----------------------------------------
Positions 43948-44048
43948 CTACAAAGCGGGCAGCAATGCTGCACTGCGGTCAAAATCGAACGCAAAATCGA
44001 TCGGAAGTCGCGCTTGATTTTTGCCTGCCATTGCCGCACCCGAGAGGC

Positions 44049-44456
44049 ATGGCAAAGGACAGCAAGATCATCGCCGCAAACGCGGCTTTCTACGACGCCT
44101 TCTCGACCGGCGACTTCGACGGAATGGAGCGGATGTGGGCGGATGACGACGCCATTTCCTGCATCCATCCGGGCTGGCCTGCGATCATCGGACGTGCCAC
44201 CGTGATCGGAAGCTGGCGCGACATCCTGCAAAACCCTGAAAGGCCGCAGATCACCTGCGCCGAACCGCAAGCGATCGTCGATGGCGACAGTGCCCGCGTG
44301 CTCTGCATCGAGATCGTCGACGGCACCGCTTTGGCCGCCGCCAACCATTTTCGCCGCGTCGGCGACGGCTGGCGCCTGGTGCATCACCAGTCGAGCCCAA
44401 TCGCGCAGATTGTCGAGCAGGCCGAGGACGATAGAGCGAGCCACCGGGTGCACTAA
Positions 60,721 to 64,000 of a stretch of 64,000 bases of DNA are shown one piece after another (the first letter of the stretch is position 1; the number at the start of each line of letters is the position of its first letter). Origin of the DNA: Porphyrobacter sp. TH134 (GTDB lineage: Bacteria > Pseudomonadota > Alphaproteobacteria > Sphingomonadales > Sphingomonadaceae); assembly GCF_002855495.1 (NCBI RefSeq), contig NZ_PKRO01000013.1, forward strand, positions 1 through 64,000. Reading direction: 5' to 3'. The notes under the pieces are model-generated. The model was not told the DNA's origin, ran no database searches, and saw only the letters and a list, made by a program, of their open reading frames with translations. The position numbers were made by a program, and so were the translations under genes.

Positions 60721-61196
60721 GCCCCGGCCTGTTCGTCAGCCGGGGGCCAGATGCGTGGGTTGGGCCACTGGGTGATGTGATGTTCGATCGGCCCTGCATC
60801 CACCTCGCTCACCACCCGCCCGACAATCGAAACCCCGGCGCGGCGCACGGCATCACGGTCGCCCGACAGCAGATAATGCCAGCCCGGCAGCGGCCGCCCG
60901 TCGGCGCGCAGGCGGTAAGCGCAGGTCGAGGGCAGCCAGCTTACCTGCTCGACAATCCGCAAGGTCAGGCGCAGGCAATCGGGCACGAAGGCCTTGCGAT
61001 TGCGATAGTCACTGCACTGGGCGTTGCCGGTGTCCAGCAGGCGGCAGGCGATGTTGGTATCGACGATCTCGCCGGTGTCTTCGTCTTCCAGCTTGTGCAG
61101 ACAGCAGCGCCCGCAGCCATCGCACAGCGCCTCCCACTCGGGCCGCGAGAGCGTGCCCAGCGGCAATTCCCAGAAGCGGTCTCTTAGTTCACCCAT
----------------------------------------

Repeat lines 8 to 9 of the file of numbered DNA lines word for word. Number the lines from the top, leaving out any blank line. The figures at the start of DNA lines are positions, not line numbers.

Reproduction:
44301 CTCTGCATCGAGATCGTCGACGGCACCGCTTTGGCCGCCGCCAACCATTTTCGCCGCGTCGGCGACGGCTGGCGCCTGGTGCATCACCAGTCGAGCCCAA
44401 TCGCGCAGATTGTCGAGCAGGCCGAGGACGATAGAGCGAGCCACCGGGTGCACTAA